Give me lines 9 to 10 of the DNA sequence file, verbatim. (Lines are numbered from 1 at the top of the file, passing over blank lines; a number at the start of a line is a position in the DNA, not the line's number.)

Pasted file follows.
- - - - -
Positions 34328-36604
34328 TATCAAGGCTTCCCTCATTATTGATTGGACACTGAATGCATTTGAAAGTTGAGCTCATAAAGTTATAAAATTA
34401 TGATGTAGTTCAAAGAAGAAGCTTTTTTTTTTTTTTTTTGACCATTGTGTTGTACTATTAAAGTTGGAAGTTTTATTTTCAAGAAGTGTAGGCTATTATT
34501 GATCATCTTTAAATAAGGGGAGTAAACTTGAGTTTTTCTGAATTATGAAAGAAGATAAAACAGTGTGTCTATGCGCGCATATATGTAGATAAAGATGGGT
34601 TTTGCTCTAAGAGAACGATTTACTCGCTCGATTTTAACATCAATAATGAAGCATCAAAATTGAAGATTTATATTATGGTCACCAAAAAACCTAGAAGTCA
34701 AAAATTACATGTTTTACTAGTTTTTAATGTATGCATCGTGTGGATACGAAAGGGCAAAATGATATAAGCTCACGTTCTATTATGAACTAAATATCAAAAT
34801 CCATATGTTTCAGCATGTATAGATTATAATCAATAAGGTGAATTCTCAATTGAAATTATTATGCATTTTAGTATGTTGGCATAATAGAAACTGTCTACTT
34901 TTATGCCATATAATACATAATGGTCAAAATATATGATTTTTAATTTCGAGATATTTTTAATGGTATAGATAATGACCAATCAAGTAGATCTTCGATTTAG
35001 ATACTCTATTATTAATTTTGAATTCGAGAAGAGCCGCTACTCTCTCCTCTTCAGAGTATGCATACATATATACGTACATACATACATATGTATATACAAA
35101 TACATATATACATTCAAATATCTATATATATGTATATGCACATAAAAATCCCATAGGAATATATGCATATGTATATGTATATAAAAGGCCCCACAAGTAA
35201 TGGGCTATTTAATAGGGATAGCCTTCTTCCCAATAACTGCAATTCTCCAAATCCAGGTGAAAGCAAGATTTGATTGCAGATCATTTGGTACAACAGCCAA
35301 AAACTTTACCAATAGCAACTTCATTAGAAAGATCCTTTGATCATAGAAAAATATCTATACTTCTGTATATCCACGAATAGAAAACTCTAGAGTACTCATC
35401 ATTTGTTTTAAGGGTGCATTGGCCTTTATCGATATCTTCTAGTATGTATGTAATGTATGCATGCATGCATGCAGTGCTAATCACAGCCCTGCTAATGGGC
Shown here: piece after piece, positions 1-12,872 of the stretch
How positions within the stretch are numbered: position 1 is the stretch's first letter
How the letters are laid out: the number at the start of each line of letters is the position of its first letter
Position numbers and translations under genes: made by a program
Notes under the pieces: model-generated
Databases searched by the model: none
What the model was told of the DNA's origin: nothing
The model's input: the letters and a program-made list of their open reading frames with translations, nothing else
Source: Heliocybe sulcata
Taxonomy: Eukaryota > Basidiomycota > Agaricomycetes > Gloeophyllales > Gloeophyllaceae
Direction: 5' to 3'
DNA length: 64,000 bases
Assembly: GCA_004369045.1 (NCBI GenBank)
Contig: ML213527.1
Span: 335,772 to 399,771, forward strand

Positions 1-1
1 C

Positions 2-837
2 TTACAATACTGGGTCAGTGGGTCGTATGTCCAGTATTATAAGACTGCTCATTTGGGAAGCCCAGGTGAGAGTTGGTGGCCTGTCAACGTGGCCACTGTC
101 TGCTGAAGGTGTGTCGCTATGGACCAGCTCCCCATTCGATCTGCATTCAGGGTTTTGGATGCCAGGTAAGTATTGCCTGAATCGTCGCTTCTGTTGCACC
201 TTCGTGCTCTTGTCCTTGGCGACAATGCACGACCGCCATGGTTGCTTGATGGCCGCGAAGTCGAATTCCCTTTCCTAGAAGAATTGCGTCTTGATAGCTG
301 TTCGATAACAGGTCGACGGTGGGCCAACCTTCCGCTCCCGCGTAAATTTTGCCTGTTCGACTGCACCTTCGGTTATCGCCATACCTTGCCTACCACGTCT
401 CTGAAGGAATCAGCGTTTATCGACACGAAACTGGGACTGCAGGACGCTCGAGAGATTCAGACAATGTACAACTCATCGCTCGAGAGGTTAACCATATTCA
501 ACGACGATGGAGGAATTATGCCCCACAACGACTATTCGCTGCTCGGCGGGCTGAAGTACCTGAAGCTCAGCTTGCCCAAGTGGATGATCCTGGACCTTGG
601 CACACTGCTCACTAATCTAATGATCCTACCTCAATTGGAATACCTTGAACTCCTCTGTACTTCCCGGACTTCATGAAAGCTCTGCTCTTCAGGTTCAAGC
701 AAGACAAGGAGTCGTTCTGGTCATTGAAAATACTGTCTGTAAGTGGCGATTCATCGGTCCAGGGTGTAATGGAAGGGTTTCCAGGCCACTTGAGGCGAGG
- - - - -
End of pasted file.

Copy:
35001 ATACTCTATTATTAATTTTGAATTCGAGAAGAGCCGCTACTCTCTCCTCTTCAGAGTATGCATACATATATACGTACATACATACATATGTATATACAAA
35101 TACATATATACATTCAAATATCTATATATATGTATATGCACATAAAAATCCCATAGGAATATATGCATATGTATATGTATATAAAAGGCCCCACAAGTAA